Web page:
NEW YORK -- The average price of U.S. retail gasoline dropped 18 cents in the past two weeks to the lowest level in nearly four years, driven by a steep drop in oil prices, according to the latest Lundberg survey released Sunday.
Prices fell 18 cents to an average of $3.08 a gallon for regular grade gasoline, according to the fortnightly survey conducted on Oct. 24, the lowest price since December 2010.
The fall mirrors a drop in crude oil prices that have been pressured by ample global supplies and weak demand over the past four months.
"The overwhelming reason why gasoline prices are down is that crude oil prices have fallen," said survey publisher Trilby Lundberg.
The gasoline price is down from a 2014 peak of $3.72 hit in May and is 29 cents lower than the same period a year ago, she said.
The highest price in the country was recorded in San Francisco at $3.45 a gallon, with the lowest price in Memphis at $2.73.
15 Important Expenses That You Forgot to Plan For
Gas Prices Slide, Hit Lowest Level in 4 Years
Is your water bill due quarterly? Figure out how much you need to save each month to have enough to pay for the bill when it comes, and put that amount aside each month so you'll be prepared. Do the same for any bills due regularly but not monthly.
Bills you only have to pay once a year can be even harder to remember, so be sure to note things like property taxes, auto registration fees and insurance premiums and budget for them as well.
Annual subscriptions and memberships regularly trip up people's budgets. Be sure to set aside money each month for things like:
Newspaper and magazine subscriptions.
Warehouse club memberships.
Road service membership fees.
Other expenses don't happen on a regular basis, but you can still predict the need to pay for them over the course of the year. Chief among these are repair and maintenance expenses, with the biggest ones being car-related costs (oil changes, inspections, new brakes or tires, etc.) and home costs (leaky faucets, spring-time yard work, etc.).
Some home repairs go beyond the scope of "routine" and require a significant amount of money in reserve. These can include replacing your roof, installing new windows or doing a major home renovation. You can anticipate the need for most of these repairs before you have to make them, so be sure to start budgeting for them in advance.
You also need to repair and maintain your body, so factor in medical costs like annual physicals, eye exams and dental checkups, as well as co-pays and prescriptions costs if you have any ongoing conditions.
If you plan to purchase any large items in the foreseeable future, from appliances to a new car, make sure you're putting aside enough each month to pay for them in cash. It's always best to pay for big-ticket items upfront rather than finance them (unless you can get a fantastic discount by financing and can pay the balance in full before any interest kicks in).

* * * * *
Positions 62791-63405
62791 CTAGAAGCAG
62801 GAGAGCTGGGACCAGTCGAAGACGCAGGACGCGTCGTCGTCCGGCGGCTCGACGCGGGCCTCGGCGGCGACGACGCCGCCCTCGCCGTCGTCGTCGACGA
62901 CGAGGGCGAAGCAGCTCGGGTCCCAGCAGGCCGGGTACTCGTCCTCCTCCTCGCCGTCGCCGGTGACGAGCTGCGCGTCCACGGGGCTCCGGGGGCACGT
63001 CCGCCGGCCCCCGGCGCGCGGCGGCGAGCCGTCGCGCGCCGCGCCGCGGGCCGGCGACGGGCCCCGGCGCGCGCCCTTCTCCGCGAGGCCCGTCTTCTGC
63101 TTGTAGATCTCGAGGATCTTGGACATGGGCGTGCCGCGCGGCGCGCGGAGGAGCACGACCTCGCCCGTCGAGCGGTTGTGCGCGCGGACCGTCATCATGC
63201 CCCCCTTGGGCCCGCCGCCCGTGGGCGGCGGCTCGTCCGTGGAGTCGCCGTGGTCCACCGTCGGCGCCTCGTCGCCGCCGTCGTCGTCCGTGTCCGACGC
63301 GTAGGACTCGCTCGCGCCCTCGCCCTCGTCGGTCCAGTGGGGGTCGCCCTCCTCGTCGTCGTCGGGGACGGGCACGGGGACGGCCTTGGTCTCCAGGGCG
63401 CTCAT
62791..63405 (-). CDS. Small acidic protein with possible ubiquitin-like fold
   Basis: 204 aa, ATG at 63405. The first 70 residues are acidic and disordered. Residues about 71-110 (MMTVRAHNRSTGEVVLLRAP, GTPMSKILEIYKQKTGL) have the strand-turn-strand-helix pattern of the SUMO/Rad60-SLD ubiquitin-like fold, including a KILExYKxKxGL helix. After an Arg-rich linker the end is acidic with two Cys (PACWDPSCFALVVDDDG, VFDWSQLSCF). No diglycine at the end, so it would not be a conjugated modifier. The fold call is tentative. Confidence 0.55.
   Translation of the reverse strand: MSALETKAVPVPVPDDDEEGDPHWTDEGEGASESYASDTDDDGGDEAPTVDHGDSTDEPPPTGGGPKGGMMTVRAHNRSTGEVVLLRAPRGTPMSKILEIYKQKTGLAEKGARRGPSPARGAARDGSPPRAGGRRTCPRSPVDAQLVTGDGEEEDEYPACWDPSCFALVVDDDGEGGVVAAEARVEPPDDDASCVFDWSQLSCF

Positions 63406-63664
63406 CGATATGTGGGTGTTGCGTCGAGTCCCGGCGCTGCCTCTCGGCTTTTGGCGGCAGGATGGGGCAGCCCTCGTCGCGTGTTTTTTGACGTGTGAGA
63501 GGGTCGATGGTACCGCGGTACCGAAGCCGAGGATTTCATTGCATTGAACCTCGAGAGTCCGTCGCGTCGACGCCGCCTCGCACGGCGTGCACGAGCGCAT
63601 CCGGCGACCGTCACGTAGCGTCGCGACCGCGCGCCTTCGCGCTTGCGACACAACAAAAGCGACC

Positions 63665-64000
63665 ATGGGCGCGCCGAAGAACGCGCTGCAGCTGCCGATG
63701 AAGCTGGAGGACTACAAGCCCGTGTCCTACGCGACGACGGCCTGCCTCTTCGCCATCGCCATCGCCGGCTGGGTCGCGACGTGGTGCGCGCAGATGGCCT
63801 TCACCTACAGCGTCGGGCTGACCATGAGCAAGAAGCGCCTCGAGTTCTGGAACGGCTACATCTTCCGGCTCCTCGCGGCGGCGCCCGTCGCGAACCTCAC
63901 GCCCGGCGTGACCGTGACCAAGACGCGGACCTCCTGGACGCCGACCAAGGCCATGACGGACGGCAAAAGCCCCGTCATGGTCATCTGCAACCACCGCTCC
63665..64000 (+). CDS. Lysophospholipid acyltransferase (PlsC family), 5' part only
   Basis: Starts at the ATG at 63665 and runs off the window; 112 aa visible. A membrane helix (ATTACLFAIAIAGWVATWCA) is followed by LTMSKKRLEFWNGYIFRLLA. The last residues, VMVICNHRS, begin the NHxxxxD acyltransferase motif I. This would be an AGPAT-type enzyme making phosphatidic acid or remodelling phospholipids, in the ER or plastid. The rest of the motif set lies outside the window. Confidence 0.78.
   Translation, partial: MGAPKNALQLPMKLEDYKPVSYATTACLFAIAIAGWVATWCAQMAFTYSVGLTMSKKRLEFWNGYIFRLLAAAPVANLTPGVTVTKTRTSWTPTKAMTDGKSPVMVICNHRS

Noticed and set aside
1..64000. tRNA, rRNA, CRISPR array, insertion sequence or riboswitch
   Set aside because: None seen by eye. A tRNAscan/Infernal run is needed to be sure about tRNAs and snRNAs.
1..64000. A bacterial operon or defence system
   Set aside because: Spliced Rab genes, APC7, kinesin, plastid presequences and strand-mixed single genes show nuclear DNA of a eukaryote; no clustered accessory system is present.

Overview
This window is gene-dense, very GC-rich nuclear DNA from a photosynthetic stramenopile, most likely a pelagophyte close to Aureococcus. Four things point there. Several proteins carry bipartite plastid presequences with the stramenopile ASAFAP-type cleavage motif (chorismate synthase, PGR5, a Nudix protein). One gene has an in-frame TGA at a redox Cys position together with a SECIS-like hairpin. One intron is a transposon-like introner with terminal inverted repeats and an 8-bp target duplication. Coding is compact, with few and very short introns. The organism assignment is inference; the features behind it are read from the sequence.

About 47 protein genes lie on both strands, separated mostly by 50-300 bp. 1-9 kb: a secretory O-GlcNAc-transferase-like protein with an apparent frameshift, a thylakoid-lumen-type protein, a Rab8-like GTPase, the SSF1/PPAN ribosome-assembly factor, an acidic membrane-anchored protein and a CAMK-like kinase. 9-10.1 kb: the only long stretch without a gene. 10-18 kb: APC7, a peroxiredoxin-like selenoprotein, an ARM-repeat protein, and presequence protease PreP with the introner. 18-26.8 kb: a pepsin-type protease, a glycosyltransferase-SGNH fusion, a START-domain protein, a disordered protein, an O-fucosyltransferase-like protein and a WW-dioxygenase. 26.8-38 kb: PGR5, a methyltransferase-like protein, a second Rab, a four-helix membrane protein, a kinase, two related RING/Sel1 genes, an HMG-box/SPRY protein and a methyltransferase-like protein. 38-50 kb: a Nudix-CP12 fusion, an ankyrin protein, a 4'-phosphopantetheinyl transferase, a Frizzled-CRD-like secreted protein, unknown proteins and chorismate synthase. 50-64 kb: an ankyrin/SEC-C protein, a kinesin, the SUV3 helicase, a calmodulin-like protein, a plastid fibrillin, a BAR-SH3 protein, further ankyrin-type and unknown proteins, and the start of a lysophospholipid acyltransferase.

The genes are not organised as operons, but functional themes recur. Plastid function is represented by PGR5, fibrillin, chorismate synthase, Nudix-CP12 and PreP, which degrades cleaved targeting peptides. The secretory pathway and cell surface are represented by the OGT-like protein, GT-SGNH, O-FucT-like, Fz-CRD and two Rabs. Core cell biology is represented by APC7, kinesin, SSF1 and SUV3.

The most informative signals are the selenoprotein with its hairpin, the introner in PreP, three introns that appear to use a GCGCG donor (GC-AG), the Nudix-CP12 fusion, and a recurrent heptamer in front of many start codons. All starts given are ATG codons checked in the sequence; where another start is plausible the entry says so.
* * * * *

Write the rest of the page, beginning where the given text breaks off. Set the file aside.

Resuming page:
From birthdays to holidays, there are plenty of special occasions each year to budget for. Make sure to include:
Party hosting costs.
Dinner costs if you take someone out to celebrate.
Wedding expenses (gifts, travel, hotel stays, etc.).
Your four-legged family members also need to be part of your budget. Pet care costs to consider include:
Food and treats.
Vet bills and medications.
Boarding or pet sitting.
Do you take an annual vacation? Travel twice a year to visit family for the holidays? Set aside money each month for any travel-related costs such as airfare, hotels, meals, rental cars and souvenirs.
Whether you run a business or simply a household, there are certain expenses you may need to plan for in the business category. These can include:
Tax preparation fees and tax payments.
Dues for professional organizations.
Whether you give annually to a charity of your choice or like to have some money set aside for your friends' and family's fundraisers, make sure to allocate enough each month to cover these donations
A good budget allows for a little "free" spending money you can do with as you please. It can be $20 a month for fancy coffee at your favorite coffee shop or $100 a month to feed your favorite hobby. The amount doesn't matter so much as the fact that you're allowing yourself a little guilt-free fun to keep your budget from feeling too restrictive.
Depending on your lifestyle, your eating out and entertainment budget could be a little or a lot. Whether you prefer to have dinner out once a weekend or see a movie every few weeks, figure out how much you'd ideally like to have and then examine any budget categories you can tweak to make room for it. If you realize you need to cut back on your habits a little to save money, that's fine too-at least you're aware of it now so you can act accordingly.
Even if you're not a clothes horse, chances are there are certain items you'll need to purchase throughout the year. These can include:
Updated work clothes.
A new coat, hat and other accessories come winter.
A new bathing suit for the summer.
New shoes as yours wear out.
Back-to-school clothes for your kids.
Calculate your annual spending on all clothing and accessories and divide that amount by 12 to determine how much you should be putting aside each month.